One criticism of the coaching industry is that some of its practitioners simply tack “coach” onto their name and purport to offer services. In fact, according to the 2016 ICF Global Coaching Study, professional coaches list untrained individuals who call themselves coaches as the ‘No. 1 obstacle to the coaching industry’. Yet there are just as many coaches, if not more, who invest in their success and that of their future clients by completing a qualified coach training program and earning their ICF credential. Even though no license is often required, many people opt for professional certification to enhance their profile and reputation. This also instills the expertise required to achieve sustainable results and self-innovative habits that often reach exponentially into other areas of a client’s life (as well as the life of the coach!). Here in the United States, several organizations provide certification and training for those who want to become a life coach. The most popular among them is the International Coach Federation (ICF) with roughly 30,000 members in 140 countries. Additional organizations include the International Coaching Council (ICC), the Certified Coaches Alliance (CCA), and the Center for Credentialing Education (CCE). The mission of these organizations is to advance the practice of coaching through an adherence to established best practices and training requirements. They also serve another critical role: industry self-regulation. For example, the ICF is viewed globally as the gold standard for coaching. To get started you can earn a the ICF Associate Certified Coach credential (ACC). To do this you must complete a minimum of 60 hours of coach training within an accredited life coach training program and possess a minimum of 100 hours of coaching experience. There are additional requirements for mentoring and evaluations as well as an oral exam and the ICF credentialing process itself which requires completion of the Coach Knowledge Assessment (CKA).  As an ICF Professional Certified Coach, you’ve attended a minimum of 125+ hours of coach training and possess 500 hours of coaching experience. The Associate Certified Coach credential was actually created as a stepping stone. It’s designed to allow coaches to enter the profession with some credibility as they pursue their Professional Certified Coach credential. The PCC requires additional training, coaching experience and higher mentoring standards. Yet research has shown this additional work pays off. According to information published in the 2016 ICF Global Coaching Study, “coaches who hold a credential from a professional coaching association report higher annual revenue from coaching than their peers without a credential.” There is substantial and increasing value between credentialing levels (ACC, PCC and MCC). First, there is a notable increase in the fees you can command. Depending on your level of certification and area of focus, coaches have reported anywhere from $125 to $500 an hour for government and private sector contracts. The reason for this sizable gap is the difference in capacity between the three levels of certification. You gain a significantly increased ability to assist your clients, both within your chosen niche and all other areas of their lives, when you complete advanced certifications. A recent piece appearing on HuffPost further reflects the need for coaching certification: “Not only has life coaching become more mainstream, it has fully grown up as a profession. While the life coach of the past was simply anyone skilled at giving advice and connecting with a person’s deeper motivations, today’s life coaches are full-time professionals who are highly qualified to coach others in their area of specialization. In other words, if you want to be a successful life coach in today’s world, not only do you have to work well with people, you need to get certified.” Source: HuffPost These sentiments were echoed in an article that appeared on Inc.com – this one aimed at business clients looking to hire a coach: “Basic credentials are an absolute necessity for any quality coach. Make sure they have them. Coaches don’t have any basic requirements, meaning that anyone can call themselves … a coach. Don’t get brainwashed by good marketing – look for coaching certifications that show you they’ve at least attended a workshop or two.” Source: Inc.com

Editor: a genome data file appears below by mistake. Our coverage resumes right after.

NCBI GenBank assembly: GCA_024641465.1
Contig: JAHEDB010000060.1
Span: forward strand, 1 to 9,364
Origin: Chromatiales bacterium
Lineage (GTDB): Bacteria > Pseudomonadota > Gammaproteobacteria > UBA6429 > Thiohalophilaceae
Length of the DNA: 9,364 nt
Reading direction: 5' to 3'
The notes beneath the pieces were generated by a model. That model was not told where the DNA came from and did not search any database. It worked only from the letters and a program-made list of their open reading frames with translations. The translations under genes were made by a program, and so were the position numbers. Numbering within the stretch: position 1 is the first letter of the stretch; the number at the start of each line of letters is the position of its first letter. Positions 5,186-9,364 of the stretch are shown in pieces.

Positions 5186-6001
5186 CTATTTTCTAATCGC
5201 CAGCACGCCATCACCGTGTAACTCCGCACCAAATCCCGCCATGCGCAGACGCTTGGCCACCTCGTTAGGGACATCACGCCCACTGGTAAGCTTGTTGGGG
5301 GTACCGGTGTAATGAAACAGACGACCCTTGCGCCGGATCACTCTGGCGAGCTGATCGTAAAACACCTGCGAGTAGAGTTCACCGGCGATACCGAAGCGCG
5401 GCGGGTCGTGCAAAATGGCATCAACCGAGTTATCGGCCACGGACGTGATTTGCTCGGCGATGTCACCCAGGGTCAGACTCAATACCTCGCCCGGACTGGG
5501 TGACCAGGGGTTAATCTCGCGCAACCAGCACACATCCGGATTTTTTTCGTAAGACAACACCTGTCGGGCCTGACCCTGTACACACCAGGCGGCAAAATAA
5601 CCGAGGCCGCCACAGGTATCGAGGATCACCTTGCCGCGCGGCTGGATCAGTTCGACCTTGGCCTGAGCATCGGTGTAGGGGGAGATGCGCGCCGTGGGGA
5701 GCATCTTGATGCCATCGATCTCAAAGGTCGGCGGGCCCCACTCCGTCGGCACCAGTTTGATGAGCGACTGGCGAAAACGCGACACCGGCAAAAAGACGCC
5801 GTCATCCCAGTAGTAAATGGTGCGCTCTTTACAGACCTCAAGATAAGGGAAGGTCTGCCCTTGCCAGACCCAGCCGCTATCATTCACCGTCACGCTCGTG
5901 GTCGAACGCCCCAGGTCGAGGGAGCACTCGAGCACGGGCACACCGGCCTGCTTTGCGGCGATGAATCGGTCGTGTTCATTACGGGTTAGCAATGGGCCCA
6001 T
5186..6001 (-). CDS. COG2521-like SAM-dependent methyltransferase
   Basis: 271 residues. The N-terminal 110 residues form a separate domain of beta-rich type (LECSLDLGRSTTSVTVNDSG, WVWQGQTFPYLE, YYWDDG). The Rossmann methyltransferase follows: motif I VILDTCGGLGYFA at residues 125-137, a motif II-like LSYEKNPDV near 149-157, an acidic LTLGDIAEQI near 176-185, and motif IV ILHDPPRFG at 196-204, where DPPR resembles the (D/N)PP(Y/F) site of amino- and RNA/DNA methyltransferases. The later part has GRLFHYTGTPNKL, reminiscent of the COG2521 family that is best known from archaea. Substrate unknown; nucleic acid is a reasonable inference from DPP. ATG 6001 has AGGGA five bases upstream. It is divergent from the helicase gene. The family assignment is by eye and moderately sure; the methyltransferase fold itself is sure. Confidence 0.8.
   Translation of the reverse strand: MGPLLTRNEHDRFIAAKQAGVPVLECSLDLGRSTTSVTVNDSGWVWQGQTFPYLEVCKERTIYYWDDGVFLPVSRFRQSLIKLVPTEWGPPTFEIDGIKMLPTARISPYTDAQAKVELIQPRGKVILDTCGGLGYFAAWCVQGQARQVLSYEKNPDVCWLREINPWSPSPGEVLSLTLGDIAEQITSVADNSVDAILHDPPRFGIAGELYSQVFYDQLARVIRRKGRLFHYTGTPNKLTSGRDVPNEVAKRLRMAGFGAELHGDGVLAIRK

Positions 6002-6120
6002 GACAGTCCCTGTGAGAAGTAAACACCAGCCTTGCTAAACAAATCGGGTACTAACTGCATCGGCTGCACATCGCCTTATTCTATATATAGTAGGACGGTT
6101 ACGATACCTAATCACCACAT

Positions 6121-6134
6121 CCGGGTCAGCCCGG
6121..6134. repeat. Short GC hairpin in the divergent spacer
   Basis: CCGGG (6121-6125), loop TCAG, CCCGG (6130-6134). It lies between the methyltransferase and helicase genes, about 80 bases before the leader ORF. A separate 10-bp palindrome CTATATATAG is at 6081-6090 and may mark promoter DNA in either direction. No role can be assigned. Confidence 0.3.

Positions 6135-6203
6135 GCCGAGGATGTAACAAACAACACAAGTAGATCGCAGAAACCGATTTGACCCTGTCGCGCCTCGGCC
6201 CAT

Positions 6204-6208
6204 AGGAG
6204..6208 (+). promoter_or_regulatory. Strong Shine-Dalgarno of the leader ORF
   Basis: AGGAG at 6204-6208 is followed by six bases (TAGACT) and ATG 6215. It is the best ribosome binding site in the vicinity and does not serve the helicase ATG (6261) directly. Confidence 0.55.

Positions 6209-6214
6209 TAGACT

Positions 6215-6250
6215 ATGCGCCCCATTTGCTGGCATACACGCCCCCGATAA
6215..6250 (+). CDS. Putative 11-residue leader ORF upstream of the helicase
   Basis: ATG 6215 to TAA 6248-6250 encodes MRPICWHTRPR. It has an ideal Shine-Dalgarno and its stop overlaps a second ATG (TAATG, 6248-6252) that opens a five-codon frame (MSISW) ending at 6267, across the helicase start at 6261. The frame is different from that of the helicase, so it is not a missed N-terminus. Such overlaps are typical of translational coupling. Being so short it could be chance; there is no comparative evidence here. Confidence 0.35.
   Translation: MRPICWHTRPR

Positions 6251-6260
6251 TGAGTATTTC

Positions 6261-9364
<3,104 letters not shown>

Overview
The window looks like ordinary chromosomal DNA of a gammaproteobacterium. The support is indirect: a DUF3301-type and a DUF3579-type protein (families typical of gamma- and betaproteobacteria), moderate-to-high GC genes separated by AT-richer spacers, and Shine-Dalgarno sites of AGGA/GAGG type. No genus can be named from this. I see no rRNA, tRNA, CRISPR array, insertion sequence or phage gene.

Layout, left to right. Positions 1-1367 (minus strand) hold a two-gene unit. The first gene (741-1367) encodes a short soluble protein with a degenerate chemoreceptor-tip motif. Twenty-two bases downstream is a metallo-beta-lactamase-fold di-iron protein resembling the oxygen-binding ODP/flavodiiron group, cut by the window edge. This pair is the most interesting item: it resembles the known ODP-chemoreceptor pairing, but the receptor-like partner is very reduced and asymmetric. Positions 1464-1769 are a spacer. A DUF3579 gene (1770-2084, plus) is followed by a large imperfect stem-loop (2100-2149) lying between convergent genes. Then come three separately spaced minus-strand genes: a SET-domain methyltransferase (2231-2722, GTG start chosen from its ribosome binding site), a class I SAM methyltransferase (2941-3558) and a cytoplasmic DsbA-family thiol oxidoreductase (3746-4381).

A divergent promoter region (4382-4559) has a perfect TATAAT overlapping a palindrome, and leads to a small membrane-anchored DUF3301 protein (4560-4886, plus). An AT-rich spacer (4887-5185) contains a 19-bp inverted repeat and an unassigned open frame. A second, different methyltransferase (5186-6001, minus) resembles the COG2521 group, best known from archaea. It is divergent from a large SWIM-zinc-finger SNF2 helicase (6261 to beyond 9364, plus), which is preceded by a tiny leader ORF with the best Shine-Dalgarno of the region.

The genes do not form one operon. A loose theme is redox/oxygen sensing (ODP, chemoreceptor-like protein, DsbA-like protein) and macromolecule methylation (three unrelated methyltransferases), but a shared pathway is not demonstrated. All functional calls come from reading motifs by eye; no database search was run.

How licensing coaches could impact the future of the coaching industry